Dispersal of young African black oystercatchers (Haematopus moquini): movement patterns, individual characteristics, habitat use and conservation implications

Rao, Anuradha Shakuntala (2005) Dispersal of young African black oystercatchers (Haematopus moquini): movement patterns, individual characteristics, habitat use and conservation implications. Masters thesis, Memorial University of Newfoundland.

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Abstract

The African Black Oystercatcher (Haematopus moquini) is a shorebird endemic to southern Africa, and is internationally listed as "Near-threatened''. Its population is increasing following protection measures and the invasion of the mussel Mytilus galloprovincialis. Although adults of the species are sedentary, dispersal up to 2800 km by immature birds was discovered in 1998. To ensure that conservation programs address the species' needs throughout its life cycle, this project determines the locations of importance to oystercatchers between the start and end points of their dispersal. -- Young African Black Oystercatchers disperse to a range of traditional locations along the coasts of South Africa and Namibia. Dispersal roosts along the Atlantic coast allow young birds to avoid competition for food with adults. Of the total number of South African-bred birds (n = 1 06) whose dispersal endpoints were confirmed, 65% dispersed to Namibia, 11% to north-western South Africa, 19% within south-western South Africa, and 5% dispersed along the south coast of South Africa. At least 22% of resighted birds departed in their first year of life, and 25% returned to the vicinity of their natal sites in their third or fourth year of life. At least 4% dispersed later than their first year. Body condition, sex and relative hatch date did not differ significantly between immature oystercatchers dispersing different distances. -- Roosts were mostly, but not exclusively, located in wave-sheltered areas containing both rocky and sandy substrata and with wide visibility angles allowing for vigilance against predators. The birds fed in the immediate vicinity of the roost sites at low tide. The largest roosts were in sheltered areas near river mouths; these sites were characterized by lower limpet numbers than smaller roosts. All but one roost checked also contained other shorebird and seabird species. -- Because these sites are traditional and used by several species for various purposes during a sensitive time of the oystercatchers' life cycle, they are important for conservation. However, several roost sites are located in areas zoned for diamond mining or development. Diamond mining can, at least temporarily, reduce the local abundance of oystercatcher prey, thereby eliminating the area as foraging habitat. Ribbon development on the coast should be discouraged to maintain undisturbed habitats, and coastal mining and mining-related activities should not be allowed in areas used by roosting or foraging shorebirds.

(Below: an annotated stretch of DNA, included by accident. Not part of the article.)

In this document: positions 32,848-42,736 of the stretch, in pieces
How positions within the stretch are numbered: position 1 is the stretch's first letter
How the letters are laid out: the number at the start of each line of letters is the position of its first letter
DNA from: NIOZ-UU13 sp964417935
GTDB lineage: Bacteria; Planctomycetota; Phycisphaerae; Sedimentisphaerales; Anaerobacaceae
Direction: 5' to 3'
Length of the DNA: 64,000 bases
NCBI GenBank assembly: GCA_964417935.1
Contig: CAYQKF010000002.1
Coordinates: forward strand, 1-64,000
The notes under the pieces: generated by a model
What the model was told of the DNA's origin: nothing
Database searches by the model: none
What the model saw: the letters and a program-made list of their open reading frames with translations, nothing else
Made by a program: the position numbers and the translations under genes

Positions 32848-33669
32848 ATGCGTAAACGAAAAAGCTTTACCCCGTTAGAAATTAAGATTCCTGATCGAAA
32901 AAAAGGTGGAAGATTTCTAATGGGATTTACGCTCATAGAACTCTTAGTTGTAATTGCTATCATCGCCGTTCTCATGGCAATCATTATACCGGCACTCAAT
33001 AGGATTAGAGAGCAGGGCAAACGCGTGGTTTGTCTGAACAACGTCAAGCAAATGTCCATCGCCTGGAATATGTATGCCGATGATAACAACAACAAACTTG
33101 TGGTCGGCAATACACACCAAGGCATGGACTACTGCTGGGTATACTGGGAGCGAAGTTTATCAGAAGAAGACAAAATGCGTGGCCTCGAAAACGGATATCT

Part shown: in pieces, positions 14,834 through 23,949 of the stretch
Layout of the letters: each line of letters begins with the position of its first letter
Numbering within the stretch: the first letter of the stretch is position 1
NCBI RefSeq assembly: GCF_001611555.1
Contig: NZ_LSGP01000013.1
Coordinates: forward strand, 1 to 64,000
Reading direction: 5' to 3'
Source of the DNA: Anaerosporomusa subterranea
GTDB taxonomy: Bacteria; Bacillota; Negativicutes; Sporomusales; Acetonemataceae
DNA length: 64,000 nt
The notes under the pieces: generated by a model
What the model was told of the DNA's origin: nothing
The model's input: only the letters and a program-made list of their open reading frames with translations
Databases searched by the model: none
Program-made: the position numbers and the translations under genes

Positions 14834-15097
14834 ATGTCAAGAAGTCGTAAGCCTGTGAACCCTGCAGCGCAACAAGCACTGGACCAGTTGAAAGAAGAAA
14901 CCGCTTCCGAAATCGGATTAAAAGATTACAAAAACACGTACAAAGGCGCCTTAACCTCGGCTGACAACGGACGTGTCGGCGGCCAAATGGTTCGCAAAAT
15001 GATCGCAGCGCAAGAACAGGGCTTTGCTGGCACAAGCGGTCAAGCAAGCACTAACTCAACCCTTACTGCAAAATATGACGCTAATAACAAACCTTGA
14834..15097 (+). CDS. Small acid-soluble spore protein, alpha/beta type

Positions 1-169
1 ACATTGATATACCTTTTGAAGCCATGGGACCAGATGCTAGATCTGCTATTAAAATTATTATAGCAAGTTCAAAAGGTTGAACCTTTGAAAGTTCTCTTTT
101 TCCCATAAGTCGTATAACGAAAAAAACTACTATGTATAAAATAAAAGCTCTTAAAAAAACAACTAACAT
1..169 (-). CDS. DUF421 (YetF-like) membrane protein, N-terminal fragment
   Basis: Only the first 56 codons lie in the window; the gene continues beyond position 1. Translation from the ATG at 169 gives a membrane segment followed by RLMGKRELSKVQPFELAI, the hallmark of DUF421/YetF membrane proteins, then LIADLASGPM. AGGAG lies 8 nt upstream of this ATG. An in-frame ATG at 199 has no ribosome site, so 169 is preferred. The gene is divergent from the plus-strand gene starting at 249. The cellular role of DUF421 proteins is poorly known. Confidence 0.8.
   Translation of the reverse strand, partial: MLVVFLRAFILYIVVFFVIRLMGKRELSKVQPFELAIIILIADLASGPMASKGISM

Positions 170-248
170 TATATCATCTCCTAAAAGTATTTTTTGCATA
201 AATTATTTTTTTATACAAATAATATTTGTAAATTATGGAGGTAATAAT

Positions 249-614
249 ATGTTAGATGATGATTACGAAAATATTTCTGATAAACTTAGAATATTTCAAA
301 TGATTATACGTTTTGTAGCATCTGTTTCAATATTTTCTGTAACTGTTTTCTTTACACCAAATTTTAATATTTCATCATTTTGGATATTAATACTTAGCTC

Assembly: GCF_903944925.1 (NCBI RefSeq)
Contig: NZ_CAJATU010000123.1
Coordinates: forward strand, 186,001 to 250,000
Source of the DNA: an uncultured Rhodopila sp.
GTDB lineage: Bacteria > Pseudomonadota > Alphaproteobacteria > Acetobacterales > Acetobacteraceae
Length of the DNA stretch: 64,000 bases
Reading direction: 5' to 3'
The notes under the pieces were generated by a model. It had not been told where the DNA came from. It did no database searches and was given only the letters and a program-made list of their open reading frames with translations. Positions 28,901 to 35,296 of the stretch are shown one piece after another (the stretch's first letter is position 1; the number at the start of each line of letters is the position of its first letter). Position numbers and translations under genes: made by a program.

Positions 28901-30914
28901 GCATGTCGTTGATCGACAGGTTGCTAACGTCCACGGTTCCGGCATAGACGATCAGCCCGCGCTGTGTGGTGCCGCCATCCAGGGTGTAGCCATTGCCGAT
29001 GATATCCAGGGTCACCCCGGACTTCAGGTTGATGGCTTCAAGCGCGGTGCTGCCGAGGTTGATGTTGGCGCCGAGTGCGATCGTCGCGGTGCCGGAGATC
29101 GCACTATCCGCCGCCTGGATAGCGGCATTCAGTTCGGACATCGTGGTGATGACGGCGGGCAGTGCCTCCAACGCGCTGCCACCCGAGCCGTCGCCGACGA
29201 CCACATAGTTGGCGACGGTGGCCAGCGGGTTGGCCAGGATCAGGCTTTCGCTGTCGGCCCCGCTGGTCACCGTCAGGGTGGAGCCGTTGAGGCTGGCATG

Item Type: Thesis (Masters)
URI: http://research.library.mun.ca/id/eprint/11315
Item ID: 11315
Additional Information: Includes bibliographical references.
Department(s): Science, Faculty of > Biology
Date: 2005
Date Type: Submission
Library of Congress Subject Heading: Oystercatchers--Dispersal--Namibia; Oystercatchers--Dispersal--South Africa; Oystercatchers--Habitat--Conservation--Namibia; Oystercatchers--Habitat--Conservation--South Africa; Oystercatchers--Habitat--Namibia; Oystercatchers--Habitat--South Africa.

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